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Why is it So Hard to Believe that Nasser Died Naturally? - ASHARQ AL-AWSAT English Archive
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The daughter of late Egyptian President Anwar al-Sadat, Mrs. Ruqqaya al-Sadat, intends to file a lawsuit in the Egyptian courts against well-known Egyptian journalist and writer, Mohammed Hassanein Heikal, accusing him of slandering the reputation of her late father. On a television show that Heikal presents for the Al Jazeera satellite channel, the Egyptian journalist insinuated that some people believe that late Egyptian President Nasser might have been killed after being poisoned by a cup of coffee that had been prepared for him by al-Sadat in the presidential suite of Cairo’s Hilton Hotel. Heikal made this “statement” approximately 40 years after Nasser’s death, and via a rather strange forum, namely his television show. This made me question why Nasserites continue to elevate Nasser in this manner, as if he were not a man who lived and died, and made mistakes like anybody else. Why do they insist on depicting him in this manner and smoothing over his humanizing aspects?

According to these Nasserites, Nasser was infallible, and it was those around him who conspired against, and ultimately failed him. However these Nasserites do not ask the next question, which is “Who appointed all of these people that surrounded Nasser? Were they not his choice? Could anybody else have imposed them upon him?” I do not know why these Nasserites find it so hard to accept that Nasser’s heart may in fact have stopped due to tiredness, pain, exhaustion and regret, after an arduous and gruelling [political] journey full of disappointment and heartbreak? In fact, how could this not be the case considering that Nasser spent his entire political life in conflict with not just his enemies, but also his friends?

He lost Sudan, which was formerly under Egyptian control. In addition to this he wasted a union with Syria [United Arab Republic] through mismanagement, disregarding the Syrians and their heritage, and appointing dubious characters to run their affairs and govern them. He engaged in a senseless war of adventure in Yemen for no good reason and which had no clear objective. He squandered the country’s gold reserves, and his actions ultimately cost the lives of innocents. In addition to this, he created a state of tension with Iraq by questioning their intentions, and we cannot overlook his verbal attacks against Saudi Arabia, which reached the point of Egypt’s air force acting aggressively towards Saudi Arabia’s territories during the war it lost with Yemen.

We can also consider Nasser’s infamous enmity toward Jordan and its king, and his deep reservations towards Tunisia and Morocco. As a result, Nasser became preoccupied with such distractions, and Egypt was transformed internally into a centre for police investigation and state intelligence. Prisons filled up with detainees, and Egyptians began to fear that security forces would storm their houses and arrest them. Nasser suppressed liberties, which resulted in sincere or outspoken newspapers gradually disappearing, along with parliamentary power.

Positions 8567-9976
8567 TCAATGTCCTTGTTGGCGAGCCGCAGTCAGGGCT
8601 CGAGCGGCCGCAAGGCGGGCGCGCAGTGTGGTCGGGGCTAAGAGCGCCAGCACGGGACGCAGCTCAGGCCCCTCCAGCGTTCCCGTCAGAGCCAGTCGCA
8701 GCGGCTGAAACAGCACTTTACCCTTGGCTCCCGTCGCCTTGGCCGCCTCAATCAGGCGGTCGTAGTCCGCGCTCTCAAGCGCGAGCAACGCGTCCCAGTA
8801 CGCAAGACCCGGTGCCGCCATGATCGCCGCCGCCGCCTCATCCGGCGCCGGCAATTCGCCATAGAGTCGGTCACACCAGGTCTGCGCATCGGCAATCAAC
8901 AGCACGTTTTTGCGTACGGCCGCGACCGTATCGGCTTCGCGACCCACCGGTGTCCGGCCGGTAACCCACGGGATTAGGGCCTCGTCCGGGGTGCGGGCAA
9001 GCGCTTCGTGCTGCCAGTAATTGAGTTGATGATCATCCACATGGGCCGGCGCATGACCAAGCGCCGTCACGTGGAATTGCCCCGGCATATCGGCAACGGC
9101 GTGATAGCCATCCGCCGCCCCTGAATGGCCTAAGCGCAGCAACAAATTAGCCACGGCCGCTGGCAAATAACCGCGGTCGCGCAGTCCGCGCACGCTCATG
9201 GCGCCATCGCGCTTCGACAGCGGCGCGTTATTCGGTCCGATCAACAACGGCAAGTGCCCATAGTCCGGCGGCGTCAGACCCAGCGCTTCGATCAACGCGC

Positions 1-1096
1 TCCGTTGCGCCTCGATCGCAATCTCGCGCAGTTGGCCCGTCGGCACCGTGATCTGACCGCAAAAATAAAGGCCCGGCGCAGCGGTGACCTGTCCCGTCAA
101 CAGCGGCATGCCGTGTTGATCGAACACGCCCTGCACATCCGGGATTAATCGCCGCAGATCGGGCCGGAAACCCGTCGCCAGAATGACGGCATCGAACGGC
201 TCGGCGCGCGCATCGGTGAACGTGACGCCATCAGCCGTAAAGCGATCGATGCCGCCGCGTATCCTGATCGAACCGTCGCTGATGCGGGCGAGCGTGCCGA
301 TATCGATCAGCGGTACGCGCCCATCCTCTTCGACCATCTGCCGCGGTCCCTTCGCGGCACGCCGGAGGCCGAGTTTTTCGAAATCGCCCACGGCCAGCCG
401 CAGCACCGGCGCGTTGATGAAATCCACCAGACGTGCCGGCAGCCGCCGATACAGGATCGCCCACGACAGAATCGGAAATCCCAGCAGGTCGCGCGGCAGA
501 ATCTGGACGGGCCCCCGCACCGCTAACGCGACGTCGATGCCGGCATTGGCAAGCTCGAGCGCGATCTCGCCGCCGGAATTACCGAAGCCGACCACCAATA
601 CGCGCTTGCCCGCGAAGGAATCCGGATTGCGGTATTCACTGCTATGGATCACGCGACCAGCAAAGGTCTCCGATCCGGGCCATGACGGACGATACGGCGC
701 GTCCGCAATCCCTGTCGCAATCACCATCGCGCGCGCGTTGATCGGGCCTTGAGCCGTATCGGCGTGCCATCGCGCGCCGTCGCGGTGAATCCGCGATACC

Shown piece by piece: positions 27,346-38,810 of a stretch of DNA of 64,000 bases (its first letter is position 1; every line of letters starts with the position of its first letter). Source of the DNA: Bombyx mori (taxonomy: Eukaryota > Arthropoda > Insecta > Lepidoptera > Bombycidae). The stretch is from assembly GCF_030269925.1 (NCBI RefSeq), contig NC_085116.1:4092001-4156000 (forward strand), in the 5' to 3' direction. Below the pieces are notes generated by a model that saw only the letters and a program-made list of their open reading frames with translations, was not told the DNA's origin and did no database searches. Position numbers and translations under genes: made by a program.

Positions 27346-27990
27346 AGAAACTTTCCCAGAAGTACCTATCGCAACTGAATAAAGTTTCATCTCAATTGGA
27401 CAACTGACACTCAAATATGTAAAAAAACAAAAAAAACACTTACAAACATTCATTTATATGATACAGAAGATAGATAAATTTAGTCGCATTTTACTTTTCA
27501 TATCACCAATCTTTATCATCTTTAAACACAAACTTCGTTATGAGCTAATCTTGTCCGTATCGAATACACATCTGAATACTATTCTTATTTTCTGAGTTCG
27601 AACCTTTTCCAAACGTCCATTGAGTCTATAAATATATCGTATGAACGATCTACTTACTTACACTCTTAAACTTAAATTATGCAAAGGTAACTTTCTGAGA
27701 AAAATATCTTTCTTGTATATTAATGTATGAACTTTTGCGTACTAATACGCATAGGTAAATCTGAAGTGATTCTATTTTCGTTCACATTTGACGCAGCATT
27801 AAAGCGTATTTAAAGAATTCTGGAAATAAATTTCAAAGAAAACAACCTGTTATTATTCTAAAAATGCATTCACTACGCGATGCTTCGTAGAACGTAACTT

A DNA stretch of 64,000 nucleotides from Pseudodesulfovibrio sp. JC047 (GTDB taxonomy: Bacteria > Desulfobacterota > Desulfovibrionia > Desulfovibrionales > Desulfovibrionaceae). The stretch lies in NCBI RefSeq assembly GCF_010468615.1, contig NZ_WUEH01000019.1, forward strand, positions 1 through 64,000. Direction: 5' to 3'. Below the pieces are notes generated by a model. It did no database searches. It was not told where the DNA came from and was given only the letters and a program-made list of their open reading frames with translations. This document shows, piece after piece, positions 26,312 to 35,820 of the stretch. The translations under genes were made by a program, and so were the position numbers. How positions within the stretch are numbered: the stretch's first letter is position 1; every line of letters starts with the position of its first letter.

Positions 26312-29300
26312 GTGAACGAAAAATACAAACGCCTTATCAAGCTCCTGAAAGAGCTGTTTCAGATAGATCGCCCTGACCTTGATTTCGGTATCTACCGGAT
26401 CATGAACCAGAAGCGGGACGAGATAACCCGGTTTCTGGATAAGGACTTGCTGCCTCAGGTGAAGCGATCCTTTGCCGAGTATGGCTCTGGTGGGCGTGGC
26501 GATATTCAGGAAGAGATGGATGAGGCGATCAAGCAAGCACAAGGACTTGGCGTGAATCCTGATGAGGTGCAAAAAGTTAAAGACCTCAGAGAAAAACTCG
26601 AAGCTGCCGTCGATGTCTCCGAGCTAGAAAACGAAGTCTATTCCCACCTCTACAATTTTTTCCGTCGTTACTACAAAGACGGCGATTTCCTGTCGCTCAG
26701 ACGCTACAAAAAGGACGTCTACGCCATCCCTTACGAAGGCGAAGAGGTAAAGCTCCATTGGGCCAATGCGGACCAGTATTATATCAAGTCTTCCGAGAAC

This deteriorating situation ultimately brought about a horrific outcome, namely Egypt and other Arab states losing vast territories as a result of the 1967 Six-Day War with Israel. Nasser’s administrative methods were based upon favouritism, and so he first authorized Abdel Hakim Amer – a high-ranking Egyptian military officer – who had a history of ineffective military planning with the task of administrating the union between Egypt and Syria. Amer’s approach completely failed, however Nasser did not learn his lesson, and later appointed Amer as commander of the Egyptian army, and it was Amer who presided over the catastrophic Six-Day War.

All of the worry, the lost dreams, the pursuit of mirages, the devastated hopes, the wasted wealth, and the broken spirit of the Arabs and Egyptians, would be more than enough to make even the strongest of men collapse, and the healthiest of hearts stop beating. Or must we still, until the bitter end, propagate claims that groups that wanted to harm Nasser did indeed exist, and they eventually succeeding in eliminating him?

Nasser’s heart stopped beating because of his feelings of disappointment, frustration, and anguish. Nothing can affect a heart like feelings of failure and helplessness, and this is exactly what happened. Therefore maintaining this perfect and superhuman image of Nasser only gives rise to feeling of pity, rather than feelings of admiration. Historical facts and evidence do not lie, and this is something that is confirmed by history. We should let Nasser rest in peace, for the man died of heartbreak that he had a hand in causing. It is a mistake to continually promote the idea of “political gods” however this seems to be one that we, as Arabs, are destined to make until the end of time. God help us!

Hussein Shobokshi

Hussein Shobokshi

Hussein Shobokshi is a businessman and prominent columnist. Mr. Shobokshi hosts the weekly current affairs program Al-Takreer on Al-Arabiya, and in 1995 he was chosen as one of the "Global Leaders for Tomorrow" by the World Economic Forum. He received his BA in Political Science and Management from the University of Tulsa.

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